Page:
A crossbow is a type of elastic ranged weapon in similar principle to a bow, consisting of a bow-like assembly called a prod, mounted horizontally on a main frame called a tiller, which is handheld in a similar fashion to the stock of a long gun. It shoots arrow-like projectiles called bolts or quarrels. The medieval European crossbow was called by many other names including crossbow itself, most of which were derived from the word ballista, an ancient Greek torsion siege engine similar in appearance.
The narrative of John of Fordun continues on to the reign of Constantine III. The day following the death of Kenneth II, Constantine the Bald, son of King Cullen usurped the throne. He had reportedly won the support of a number of nobles. The throne was also claimed by his cousin Malcolm II, son of Kenneth II, resulting in long-lasting division of the Scottish population, and conflict. Constantine III reigned for a year and a half [18 months], "continually harassed by Malcolm and his illegitimate uncle, named Kenneth, a soldier of known prowess, who was his unwearied persecutor, and strove with his whole might to kill him, above all others."The Chronicle of the Kings of Scotts (Cronica Regum Scottorum, 12th century) shortens the reign to one year and four months (16 months). This source was a king-list compiled during the reign of William the Lion (reign 1165–1214), the last king mentioned in it. It has survived as the fifth text of the Poppleton manuscript. The existence of Kenneth, illegitimate uncle to Malcolm II, is not recorded in older sources. Charles Cawley suggests treating his existence with caution. John of Fordun had apparently listed this Kenneth as an illegitimate son of Malcolm I of Scotland. Skene noted that this could be an error, and suggested that Kenneth, son of Malcolm was actually Kenneth III (Kenneth, son of Dubh). Kenneth III was a grandson of Malcolm I, rather than a son. Robert Shaw also doubted Kenneth II having a brother, illegitimate or not, who was also named Kenneth, pointing out that Malcolm I would have no reason to give the same name to two of his sons. Alex Woolf accepted the identification of Kenneth, son of Malcolm with Kenneth III as a possible solution, but suggested a number of alternatives. Kenneth II himself was a Kenneth, son of Malcolm; his name could have been transferred to the killer of his successor by a faulty text. Or Kenneth, son of Malcolm could be an accidental reversal of Malcolm (II), son of Kenneth. Or the killer could be a Kenneth, son of Malcolm who was not actually a member of the royal family.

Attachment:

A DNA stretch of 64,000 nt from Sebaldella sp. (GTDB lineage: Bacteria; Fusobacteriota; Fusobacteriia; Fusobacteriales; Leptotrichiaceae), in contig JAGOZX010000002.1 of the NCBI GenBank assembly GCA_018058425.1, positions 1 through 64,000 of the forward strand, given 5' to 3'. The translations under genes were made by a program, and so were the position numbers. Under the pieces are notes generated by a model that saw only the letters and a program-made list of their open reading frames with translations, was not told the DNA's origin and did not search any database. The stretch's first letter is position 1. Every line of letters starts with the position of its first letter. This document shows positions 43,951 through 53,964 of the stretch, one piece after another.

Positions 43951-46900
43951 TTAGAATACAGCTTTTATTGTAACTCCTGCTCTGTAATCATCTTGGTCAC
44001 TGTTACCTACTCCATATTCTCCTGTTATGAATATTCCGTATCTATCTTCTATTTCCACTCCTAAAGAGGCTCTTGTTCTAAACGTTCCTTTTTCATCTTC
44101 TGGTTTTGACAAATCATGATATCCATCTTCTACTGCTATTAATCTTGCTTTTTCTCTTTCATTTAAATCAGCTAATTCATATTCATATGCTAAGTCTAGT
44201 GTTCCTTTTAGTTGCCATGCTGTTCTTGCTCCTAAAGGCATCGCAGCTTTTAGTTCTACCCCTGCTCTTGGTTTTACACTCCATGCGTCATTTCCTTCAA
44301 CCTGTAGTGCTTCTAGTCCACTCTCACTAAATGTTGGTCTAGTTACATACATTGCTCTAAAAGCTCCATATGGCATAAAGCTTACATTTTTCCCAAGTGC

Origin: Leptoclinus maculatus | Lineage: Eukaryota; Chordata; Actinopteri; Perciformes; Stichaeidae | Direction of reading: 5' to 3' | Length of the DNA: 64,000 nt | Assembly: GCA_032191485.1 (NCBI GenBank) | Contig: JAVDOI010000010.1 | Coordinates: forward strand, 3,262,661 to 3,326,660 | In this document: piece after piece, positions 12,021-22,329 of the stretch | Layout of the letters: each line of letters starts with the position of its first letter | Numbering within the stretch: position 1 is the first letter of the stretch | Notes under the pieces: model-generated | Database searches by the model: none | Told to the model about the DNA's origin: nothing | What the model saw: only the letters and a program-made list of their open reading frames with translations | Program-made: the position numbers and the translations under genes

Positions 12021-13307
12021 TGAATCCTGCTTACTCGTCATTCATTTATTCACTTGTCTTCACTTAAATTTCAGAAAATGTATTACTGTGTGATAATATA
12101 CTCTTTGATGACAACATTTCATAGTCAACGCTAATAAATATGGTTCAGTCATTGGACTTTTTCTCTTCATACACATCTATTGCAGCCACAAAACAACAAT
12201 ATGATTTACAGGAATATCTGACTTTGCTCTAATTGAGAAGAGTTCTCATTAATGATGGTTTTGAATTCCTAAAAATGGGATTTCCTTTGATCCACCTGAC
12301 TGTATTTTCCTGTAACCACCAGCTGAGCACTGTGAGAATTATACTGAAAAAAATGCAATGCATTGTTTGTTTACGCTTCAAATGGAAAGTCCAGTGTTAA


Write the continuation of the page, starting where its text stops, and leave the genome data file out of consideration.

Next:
Malcolm II was King of the Scots from 1005 until his death. He was a son of King Kenneth II; the Prophecy of Berchán says that his mother was a woman of Leinster and refers to him as Forranach, "the Destroyer".